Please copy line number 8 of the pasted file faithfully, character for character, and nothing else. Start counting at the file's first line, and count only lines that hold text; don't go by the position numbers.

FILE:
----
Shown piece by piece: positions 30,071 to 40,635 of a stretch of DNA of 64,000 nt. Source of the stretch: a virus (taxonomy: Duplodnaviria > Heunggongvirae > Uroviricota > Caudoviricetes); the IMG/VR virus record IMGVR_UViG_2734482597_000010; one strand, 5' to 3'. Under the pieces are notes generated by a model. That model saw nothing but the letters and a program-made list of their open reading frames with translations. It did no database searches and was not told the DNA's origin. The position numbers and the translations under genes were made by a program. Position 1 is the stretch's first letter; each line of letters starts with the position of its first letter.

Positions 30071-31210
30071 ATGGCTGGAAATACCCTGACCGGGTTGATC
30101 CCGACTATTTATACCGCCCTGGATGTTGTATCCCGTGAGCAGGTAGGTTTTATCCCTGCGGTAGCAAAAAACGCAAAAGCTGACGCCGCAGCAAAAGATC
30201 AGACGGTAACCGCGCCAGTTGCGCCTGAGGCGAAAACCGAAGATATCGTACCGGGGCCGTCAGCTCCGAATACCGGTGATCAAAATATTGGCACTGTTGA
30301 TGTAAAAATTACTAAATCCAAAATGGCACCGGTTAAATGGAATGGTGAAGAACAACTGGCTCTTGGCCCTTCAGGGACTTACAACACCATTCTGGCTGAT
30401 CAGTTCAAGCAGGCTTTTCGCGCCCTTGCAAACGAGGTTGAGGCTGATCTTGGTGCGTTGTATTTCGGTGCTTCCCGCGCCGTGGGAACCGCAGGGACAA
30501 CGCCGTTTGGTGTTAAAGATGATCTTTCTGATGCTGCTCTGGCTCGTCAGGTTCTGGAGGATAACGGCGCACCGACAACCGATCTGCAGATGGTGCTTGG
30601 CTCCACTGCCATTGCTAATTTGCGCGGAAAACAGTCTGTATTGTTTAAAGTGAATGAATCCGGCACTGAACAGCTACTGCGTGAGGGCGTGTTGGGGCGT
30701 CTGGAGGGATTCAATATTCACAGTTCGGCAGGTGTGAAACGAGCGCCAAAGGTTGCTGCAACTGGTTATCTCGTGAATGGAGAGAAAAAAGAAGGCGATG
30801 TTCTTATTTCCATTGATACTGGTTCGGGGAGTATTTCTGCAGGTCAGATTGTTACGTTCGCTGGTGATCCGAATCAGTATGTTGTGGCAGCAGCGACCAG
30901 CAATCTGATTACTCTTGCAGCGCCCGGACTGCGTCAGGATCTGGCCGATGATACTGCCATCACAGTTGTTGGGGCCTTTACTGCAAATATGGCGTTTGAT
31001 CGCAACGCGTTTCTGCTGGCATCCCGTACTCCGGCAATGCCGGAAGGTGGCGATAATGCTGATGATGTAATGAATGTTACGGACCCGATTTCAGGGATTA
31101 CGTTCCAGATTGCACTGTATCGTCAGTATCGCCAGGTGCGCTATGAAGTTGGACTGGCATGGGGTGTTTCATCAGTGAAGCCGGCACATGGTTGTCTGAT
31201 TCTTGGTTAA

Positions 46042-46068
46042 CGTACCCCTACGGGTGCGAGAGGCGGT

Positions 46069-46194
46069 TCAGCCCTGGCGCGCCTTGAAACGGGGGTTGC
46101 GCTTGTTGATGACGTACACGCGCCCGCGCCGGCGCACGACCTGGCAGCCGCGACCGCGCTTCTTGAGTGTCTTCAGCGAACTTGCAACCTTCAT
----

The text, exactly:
30501 CGCCGTTTGGTGTTAAAGATGATCTTTCTGATGCTGCTCTGGCTCGTCAGGTTCTGGAGGATAACGGCGCACCGACAACCGATCTGCAGATGGTGCTTGG